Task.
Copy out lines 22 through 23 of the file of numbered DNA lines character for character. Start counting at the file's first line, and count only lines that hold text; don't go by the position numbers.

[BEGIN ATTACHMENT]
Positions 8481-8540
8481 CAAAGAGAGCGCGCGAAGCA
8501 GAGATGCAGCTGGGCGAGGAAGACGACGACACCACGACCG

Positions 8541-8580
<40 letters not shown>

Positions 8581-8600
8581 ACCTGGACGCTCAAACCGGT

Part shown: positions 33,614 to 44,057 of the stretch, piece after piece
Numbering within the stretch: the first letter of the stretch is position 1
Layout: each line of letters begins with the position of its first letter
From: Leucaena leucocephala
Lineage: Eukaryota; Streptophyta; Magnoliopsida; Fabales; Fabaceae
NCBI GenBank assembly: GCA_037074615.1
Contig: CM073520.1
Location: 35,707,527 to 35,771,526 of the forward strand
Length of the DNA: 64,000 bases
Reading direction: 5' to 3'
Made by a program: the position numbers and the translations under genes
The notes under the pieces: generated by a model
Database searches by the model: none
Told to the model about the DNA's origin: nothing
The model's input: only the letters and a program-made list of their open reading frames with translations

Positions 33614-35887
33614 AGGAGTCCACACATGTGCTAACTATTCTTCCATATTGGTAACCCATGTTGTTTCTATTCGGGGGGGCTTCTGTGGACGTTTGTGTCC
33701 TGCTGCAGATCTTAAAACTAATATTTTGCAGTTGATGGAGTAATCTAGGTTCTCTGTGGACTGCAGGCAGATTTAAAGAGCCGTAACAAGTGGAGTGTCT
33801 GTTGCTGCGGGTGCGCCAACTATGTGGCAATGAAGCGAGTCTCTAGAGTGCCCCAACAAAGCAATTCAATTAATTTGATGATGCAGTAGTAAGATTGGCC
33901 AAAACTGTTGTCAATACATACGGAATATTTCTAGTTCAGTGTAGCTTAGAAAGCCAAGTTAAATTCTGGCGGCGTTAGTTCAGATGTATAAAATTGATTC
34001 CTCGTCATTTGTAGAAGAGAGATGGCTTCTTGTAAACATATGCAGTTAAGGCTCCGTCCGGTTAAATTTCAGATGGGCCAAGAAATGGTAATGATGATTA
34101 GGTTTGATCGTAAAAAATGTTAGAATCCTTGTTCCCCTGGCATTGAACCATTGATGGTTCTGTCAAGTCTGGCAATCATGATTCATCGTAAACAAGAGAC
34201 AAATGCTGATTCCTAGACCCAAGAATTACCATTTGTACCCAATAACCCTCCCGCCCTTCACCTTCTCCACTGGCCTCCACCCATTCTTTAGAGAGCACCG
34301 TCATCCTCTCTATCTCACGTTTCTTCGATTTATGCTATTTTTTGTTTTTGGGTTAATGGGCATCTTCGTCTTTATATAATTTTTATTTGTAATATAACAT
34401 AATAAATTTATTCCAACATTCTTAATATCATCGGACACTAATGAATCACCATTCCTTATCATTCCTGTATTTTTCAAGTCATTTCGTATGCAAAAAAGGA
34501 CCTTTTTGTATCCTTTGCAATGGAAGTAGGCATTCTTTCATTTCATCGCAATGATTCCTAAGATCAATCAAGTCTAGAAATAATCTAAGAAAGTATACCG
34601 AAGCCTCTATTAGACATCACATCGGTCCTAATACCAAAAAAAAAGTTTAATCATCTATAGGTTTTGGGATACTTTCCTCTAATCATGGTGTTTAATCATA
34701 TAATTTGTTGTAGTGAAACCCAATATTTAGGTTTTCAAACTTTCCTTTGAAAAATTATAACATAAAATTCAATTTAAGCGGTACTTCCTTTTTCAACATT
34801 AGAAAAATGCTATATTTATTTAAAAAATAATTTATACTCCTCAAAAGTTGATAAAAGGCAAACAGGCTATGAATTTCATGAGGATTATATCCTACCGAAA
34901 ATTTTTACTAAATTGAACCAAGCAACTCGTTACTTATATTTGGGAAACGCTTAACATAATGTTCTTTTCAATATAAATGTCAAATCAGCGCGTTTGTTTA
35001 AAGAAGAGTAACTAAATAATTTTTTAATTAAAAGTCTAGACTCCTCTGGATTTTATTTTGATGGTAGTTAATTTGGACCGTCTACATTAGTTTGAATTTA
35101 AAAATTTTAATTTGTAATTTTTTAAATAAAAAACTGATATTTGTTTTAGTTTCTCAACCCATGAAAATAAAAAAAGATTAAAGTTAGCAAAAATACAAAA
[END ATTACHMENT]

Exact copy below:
The model's input: only the letters and a program-made list of their open reading frames with translations

Positions 33614-35887